Nicola Sacco and Bartolomeo Vanzetti were two Italian-born immigrants, workers, and anarchists, who were tried and convicted in 1921 for the armed robbery and murder of two payroll guards. After seven years of legal appeals and international protest, the two men were executed on August 23, 1927, in Boston for a crime that many felt they did not commit and by a judicial system that was patently biased and unjust.
On November 7, 2008, Howard Zinn offered a lecture on “The Meaning of Sacco and Vanzetti” at the Dante Alighieri Society Italian Cultural Center, in Cambridge, Massachusetts. In his lecture, Howard Zinn indicated the relevance of the Sacco and Vanzetti case for the United States today. Nearly 250 people attended the event, sponsored by the Sacco & Vanzetti Commemoration Society (SVCS) and hosted by the Dante Alighieri Society.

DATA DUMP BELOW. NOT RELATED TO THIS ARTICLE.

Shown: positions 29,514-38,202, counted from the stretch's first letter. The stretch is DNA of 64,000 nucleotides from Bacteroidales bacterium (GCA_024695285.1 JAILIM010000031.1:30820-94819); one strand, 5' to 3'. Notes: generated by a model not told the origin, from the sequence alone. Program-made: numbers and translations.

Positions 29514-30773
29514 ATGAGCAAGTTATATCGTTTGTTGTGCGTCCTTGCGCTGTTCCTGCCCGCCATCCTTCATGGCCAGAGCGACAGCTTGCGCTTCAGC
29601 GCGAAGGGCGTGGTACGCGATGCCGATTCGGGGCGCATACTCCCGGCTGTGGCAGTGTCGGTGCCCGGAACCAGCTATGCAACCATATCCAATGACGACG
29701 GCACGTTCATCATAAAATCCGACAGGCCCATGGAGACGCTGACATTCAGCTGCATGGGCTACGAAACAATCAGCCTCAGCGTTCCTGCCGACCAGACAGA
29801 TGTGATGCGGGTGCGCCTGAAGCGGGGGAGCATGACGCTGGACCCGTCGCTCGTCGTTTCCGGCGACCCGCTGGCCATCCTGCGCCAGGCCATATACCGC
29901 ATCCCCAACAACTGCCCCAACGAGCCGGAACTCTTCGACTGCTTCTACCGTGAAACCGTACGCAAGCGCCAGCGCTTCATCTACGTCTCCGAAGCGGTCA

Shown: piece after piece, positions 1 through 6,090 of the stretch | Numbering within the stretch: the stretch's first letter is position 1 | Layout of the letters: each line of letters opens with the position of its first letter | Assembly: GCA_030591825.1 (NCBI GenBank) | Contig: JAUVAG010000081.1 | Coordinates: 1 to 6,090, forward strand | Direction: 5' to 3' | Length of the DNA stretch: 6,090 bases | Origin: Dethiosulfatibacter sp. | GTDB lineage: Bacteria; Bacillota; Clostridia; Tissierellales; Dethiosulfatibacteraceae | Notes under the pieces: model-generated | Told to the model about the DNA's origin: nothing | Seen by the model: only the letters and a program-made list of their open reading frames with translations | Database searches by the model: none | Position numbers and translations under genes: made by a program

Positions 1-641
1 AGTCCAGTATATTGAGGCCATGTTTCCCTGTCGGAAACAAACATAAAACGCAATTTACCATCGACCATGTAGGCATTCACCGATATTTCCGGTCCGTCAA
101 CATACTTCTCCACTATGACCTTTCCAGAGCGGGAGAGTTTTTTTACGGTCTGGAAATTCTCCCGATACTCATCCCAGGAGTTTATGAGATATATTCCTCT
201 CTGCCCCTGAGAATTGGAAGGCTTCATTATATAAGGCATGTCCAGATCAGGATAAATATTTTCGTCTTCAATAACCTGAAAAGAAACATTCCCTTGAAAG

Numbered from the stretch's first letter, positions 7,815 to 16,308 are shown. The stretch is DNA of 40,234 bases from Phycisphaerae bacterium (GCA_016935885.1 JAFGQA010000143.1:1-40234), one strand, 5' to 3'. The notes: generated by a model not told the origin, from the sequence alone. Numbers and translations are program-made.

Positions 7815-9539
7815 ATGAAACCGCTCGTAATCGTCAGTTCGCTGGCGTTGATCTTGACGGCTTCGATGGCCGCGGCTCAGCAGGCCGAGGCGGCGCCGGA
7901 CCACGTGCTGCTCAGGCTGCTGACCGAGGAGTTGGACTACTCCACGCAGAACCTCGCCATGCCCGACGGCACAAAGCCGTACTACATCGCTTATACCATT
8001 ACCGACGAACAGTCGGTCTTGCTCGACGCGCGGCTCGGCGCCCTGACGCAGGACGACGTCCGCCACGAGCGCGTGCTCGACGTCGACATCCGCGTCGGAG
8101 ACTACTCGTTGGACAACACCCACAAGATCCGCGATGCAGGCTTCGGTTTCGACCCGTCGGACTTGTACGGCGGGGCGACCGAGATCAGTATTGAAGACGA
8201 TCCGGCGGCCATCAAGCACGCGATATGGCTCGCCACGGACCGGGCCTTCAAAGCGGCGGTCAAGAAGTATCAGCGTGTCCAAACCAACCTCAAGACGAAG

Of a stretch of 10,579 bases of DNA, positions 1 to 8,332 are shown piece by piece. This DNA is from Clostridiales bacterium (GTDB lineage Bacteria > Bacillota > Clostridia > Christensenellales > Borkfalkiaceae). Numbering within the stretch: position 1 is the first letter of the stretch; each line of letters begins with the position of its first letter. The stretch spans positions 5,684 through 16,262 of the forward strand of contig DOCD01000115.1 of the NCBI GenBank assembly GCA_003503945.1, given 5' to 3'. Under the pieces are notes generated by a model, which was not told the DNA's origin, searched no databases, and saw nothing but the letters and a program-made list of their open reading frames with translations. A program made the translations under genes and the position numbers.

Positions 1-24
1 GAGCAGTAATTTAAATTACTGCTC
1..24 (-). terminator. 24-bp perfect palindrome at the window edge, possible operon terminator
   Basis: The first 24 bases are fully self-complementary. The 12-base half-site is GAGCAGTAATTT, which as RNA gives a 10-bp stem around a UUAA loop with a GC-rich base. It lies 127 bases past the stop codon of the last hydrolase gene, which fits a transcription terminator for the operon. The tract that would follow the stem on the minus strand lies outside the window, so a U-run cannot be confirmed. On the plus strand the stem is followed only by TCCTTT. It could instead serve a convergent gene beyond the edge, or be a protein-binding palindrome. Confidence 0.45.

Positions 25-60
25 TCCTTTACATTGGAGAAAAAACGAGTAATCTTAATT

Historian Bob D’Attilio started the program with notes about the funeral procession that took place in Boston in August 1927. Actor and film maker David Rothauser introduced Zinn’s lecture with readings from the letters of Sacco and Vanzetti. David Rothauser is the writer/producer of the docudrama, The Diary of Sacco and Vanzetti.